Saturday, September 19, 2020

Online Transaction History - Database Design Strategies

In todays world of technology one of the common occurrence in financial services is the concept of omni Channel. The basic premise is that customers can access information related to their accounts(checking/savings/Credit/Debit/Mortgage) information through various channels such as:

1. Financial Centers
2. Online Banking
3. Mobile/Phone Applications
4. Statements related to accounts (Mailed)
5. SMS/Email (where applicable)

When information related to accounts is presented via different channels like above, it is critical/obvious to have the customer experience consistent. Now looking at the technologies that are utilized to solve the above problem/create such experiences, API's have made a tremendous amount of penetration. The API layer has succeeded in making the customer request from the client applications/Phone Apps very seamless. Now these API's have to have a very good response time, for example if i am looking at the balance of my account through a phone banking app, the results need to come back quickly. In case response times are slow it will lead to bad customer experience. It is very essential that the Data Services behind these API's are very efficient. This in turn translates to have a very good database design (The databases can be on perm or on the cloud). Lot of times when use the applications and go to financial centers we tend to take these response times for granted. Recently i had the opportunity to work on designing a solution for a online/mobile banking channel to display transaction/statement information.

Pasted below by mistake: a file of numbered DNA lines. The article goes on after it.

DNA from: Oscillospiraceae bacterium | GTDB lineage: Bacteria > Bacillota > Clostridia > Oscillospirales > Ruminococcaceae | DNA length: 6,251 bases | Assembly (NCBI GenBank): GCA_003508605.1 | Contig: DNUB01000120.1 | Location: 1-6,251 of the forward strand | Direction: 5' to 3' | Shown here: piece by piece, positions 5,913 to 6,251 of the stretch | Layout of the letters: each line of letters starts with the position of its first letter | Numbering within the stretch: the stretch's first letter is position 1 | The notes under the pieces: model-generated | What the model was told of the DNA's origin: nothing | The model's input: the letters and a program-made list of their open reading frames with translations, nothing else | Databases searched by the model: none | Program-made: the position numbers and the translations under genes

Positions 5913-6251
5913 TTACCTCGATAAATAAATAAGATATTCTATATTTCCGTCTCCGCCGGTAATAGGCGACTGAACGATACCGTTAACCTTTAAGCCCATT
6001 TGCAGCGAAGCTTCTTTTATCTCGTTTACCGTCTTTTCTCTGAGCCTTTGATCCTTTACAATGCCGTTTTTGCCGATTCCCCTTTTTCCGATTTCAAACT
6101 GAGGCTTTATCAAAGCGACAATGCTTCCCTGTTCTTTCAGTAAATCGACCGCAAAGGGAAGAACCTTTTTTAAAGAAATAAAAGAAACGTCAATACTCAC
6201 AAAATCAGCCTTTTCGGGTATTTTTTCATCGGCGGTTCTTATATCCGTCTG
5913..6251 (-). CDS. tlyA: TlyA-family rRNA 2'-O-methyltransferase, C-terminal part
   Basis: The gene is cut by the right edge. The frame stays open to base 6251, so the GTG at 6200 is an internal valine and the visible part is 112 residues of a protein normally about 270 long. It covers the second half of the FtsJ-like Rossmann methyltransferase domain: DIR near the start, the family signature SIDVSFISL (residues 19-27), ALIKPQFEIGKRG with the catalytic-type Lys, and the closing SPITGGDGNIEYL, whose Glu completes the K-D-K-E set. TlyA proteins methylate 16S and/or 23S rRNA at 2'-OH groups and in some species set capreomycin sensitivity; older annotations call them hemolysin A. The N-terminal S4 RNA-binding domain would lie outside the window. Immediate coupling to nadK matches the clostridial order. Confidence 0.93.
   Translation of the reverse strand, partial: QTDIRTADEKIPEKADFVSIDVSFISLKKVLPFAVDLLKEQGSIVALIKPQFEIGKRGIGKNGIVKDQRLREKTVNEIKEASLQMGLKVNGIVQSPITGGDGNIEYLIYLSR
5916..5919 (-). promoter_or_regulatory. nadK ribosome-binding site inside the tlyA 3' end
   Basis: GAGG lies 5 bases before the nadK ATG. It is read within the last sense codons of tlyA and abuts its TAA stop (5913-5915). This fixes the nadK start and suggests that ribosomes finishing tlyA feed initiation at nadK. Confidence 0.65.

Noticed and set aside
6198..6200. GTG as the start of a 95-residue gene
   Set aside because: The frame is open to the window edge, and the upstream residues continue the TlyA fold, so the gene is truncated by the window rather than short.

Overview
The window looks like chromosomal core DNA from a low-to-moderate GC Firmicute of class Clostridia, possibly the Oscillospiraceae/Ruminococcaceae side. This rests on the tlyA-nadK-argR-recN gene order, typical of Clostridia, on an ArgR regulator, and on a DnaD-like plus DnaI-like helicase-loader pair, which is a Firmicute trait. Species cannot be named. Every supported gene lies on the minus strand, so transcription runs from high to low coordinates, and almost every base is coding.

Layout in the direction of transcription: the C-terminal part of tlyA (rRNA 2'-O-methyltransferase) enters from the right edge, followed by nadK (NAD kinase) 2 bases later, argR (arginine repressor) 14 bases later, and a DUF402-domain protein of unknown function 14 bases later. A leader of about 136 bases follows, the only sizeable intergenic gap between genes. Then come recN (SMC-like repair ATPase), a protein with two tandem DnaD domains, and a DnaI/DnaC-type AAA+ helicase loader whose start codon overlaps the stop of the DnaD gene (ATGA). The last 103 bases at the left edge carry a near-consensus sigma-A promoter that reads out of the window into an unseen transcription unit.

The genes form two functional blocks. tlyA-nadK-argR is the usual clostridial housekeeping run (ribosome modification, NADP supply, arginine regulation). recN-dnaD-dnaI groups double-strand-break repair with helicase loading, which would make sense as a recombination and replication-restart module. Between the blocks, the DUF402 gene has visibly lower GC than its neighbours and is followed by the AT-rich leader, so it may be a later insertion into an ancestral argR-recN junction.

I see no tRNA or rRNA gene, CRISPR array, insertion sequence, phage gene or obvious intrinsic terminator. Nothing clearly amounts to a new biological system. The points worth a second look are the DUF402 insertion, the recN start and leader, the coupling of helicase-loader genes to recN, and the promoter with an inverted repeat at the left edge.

The data was going to be accessed via calling API/Web services by the client applications. The data resided in a exadata oracle platform.

The information needed for providing transaction information was coming from a vendor which gets ingested into the exadata database. In order to provide the information to the client, a process had to be run on the production database to aggregate the transaction information. Now the challenge was when these processes are running, if a client tries to access his transaction information, how does one make sure there is no distortion or breaking of the service call. Information still needed to be provided to the customer and there cannot be a time lag. In order to achieve this we had 2 options:

1. Perform a SYNONYM SWAP as part of the Oracle Procedure that is aggregating the information. Basically in this scenario, see example below, available in link:
We went with this option, the data was reloaded everyday, but we started to service call failures only at the time when the synonym swap happened.
2. We used this option, Perform delta processing of records every day and merge the changes into main table, use batch sizes during the final merge so that records are ingested into the main table in small chunks and that should minimize any contention of resources. In this option we processed only changed/new records and we did not perform any synonym swap. In this option, though it took a little longer for the job to run complete, there was no distortion of the service and the sla was well within what the customer expected. In order to get the accounts that have changed, we used a table to maintain the tables that are involved in the processing and capture the accounts that have changed in those tables.

These were couple of options we experimented with and we went with Option 2. It is very critical to design your database according to the expectations of the online/mobile applications. We experimented with multiple options and we narrowed down to the 2 options mentioned above.
In case you happen to read this post in my blog and you have any other suggestions, please leave a comment and i will definitely look into it.

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